Xinetd is a replacement for
inetd. It invokes a daemon, a process which runs all the time, monitoring communication requests from other computers over the TCP/IP network to the NSLU2. When it receives a request, it starts the appropriate module to handle the request. Thus xinetd (and inetd) provide a way to invoke telnet, FTP, and other handlers.
Project home page: http://www.xinetd.org
Why use Xinetd
- It is more secure - you can restrict access to any service to hosts and/or networks.
- It is modular - each service has its own configuration file. No more messing with common files to insert a new service.
- It has global defaults - very little has to be configured for each services.
- DoS protection - set limits on the number of instances of each service.
- Disable single services - a service can be disabled without removing its configuration.
- Can detect attempts at accessing disabled services and black list IP's for a specified period of time.
- Samba 3.2 depends on xinetd, and when you install Samba with ipkg you will get xinetd.
Read more in this overview article.
How to install
- Install the package:
ipkg install xinetd
- Alternatively, Samba 3.2 depends on xinetd, and when you install Samba with ipkg you will get xinetd.
As you install packages which rely on Xinetd for invocation, you will need to make two additions to the xinetd configuration for each package.
- Add an entry to to
/unslung/rc.xinetd of the form:
if ( [ ! -f /etc/inetd.conf ] || !(grep swat /etc/inetd.conf -q) ) then
echo "swat stream tcp nowait root /opt/sbin/swat swat" >>/etc/inetd.conf
This appears before the final line,
return 1. This entry adds a compatibility entry to
/etc/inetd.conf for inetd's benefit, if xinetd ends up deferring to inetd.
- Add a file to the directory
/opt/etc/xinetd.d/ which gives the configuration for that services. When xinetd starts up, it reads all the files in this directory as if they had been part of the
The xinetd.conf format and keywords are documented in the xinetd.conf(5) man page(approve sites) (unofficial copy). There is also an official sample xinetd.conf file.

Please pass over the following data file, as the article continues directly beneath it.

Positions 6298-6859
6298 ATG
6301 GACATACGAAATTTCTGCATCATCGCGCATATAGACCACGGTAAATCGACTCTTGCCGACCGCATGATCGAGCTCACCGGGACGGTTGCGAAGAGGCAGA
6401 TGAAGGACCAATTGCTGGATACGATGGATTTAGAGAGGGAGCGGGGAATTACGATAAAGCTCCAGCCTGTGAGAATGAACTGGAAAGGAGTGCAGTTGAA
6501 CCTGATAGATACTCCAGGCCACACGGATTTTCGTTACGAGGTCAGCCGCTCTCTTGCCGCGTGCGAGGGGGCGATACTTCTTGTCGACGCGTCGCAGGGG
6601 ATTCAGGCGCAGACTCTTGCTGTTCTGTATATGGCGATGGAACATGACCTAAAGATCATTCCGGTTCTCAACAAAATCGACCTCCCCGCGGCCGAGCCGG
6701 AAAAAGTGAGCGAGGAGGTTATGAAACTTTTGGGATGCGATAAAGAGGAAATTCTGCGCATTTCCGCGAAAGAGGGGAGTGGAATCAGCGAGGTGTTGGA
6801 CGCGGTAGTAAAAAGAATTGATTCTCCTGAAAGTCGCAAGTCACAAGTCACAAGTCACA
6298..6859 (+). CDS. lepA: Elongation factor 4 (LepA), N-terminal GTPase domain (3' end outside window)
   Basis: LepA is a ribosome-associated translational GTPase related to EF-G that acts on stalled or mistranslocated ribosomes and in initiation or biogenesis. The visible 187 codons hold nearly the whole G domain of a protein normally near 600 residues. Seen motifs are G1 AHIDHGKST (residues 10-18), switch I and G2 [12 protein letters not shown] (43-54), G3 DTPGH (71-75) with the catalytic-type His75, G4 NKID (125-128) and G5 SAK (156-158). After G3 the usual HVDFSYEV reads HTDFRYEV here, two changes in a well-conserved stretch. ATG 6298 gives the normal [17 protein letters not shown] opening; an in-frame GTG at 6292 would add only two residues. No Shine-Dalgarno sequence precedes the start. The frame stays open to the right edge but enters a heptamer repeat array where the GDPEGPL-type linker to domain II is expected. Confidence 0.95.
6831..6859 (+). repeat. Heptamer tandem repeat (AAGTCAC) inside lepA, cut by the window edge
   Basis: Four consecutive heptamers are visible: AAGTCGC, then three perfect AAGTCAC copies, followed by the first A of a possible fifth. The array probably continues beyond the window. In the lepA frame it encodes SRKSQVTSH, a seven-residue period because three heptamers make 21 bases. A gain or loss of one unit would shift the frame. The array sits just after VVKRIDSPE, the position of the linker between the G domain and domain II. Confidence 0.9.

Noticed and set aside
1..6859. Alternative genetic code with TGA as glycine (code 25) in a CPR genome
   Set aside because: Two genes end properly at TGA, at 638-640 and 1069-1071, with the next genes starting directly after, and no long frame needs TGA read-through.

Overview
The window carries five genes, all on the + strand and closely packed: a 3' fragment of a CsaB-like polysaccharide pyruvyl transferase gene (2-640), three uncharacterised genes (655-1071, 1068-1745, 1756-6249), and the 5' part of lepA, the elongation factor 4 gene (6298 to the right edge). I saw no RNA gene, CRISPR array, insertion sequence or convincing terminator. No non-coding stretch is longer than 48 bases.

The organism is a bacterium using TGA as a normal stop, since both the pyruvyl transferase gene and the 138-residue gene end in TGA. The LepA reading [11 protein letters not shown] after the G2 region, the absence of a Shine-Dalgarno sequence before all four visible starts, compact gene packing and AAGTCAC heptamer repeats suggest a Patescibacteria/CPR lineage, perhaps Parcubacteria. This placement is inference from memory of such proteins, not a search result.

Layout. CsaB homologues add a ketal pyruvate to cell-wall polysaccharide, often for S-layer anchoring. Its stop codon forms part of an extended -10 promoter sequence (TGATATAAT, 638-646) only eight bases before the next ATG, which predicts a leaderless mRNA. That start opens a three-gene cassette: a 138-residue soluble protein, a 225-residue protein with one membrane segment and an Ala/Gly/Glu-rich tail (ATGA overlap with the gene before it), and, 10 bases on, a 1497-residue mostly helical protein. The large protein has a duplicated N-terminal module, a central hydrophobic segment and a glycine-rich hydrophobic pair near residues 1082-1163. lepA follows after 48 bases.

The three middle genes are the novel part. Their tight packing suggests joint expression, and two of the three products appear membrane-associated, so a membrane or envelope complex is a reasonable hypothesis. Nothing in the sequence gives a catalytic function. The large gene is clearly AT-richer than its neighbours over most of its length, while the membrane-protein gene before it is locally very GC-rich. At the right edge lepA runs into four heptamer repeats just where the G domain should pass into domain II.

- Use the
-d option to get debug information in your log files (by default
- To restart xinetd, run the command
/opt/etc/init.d/S10xinetd. This stops the old xinetd or inetd process, and starts a new inetd process.
- Each service which you invoke with xinetd needs to have a corresponding configuration file within
/opt/etc/xinetd.d. For instance, if you install SWAT, you will want to create a
swat configuration file.
- Services which you want to turn off can be turned off by setting the line "
disable = yes" within the service's configuration file
- xinetd logging is controlled by the
log_type line of the
/opt/etc/xinetd.conf file. For
log_type = SYSLOG, xinetd writes its error messages to
- By default the installation of Xinetd allows access to the NSLU2 by Telnet, this may pose a security risk for some users. To disable Telnet access edit the file
/opt/etc/xinetd.d/telnetd using a Linux text editor. Change
disable = no to
disable = yes and then re-start Xinetd using
. /opt/etc/init.d/S10xinetd. Note - before making this change the user should make sure that they have an alternative method to access the NSLU2 by installing and configuring either
- The default installation of Xinetd will accept IP connections from any private IP address, some users may consider this a security risk. This is easily changed by modifying the file
/opt/etc/xinetd.conf using a Linux text editor and then re-starting Xinetd. The file contains a line similar to :-
only_from = localhost 10.0.0.0/8 172.16.0.0/12 192.168.0.0/16
Example - to restrict IP connections to the default NSLU2
192.168.1.0 subnet, modify the config line to read:-
only_from = localhost 192.168.1.0/24